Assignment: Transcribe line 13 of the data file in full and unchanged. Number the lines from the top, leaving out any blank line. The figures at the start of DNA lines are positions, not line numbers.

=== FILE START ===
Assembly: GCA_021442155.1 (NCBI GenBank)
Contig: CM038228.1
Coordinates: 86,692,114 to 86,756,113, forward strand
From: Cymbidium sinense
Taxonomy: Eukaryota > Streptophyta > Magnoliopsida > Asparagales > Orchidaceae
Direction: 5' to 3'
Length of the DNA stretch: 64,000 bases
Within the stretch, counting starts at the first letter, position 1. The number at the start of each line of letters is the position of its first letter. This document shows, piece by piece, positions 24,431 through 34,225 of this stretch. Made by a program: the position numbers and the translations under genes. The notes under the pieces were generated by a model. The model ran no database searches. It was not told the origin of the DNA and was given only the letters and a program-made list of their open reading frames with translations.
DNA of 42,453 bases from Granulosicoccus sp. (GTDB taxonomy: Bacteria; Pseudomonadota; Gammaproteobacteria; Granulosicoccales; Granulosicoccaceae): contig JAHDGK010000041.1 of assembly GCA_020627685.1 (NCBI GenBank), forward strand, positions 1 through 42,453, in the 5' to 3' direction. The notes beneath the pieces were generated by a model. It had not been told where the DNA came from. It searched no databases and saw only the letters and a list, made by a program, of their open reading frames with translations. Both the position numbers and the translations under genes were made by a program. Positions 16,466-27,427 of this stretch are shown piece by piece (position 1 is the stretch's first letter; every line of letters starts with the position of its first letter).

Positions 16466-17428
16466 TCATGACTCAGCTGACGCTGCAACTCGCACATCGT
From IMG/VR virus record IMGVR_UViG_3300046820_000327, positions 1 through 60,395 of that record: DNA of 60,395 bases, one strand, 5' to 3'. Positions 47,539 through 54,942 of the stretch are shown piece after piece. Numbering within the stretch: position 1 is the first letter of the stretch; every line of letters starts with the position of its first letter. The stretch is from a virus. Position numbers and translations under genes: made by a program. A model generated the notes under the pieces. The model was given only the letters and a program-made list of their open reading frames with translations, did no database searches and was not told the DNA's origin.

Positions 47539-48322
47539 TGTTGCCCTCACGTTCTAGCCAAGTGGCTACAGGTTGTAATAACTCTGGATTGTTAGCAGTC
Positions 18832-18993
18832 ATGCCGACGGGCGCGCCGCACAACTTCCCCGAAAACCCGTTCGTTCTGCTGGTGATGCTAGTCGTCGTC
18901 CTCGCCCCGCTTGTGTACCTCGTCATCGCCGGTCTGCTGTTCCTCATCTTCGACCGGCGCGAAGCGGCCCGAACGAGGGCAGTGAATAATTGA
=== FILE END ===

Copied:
Positions 47539-48322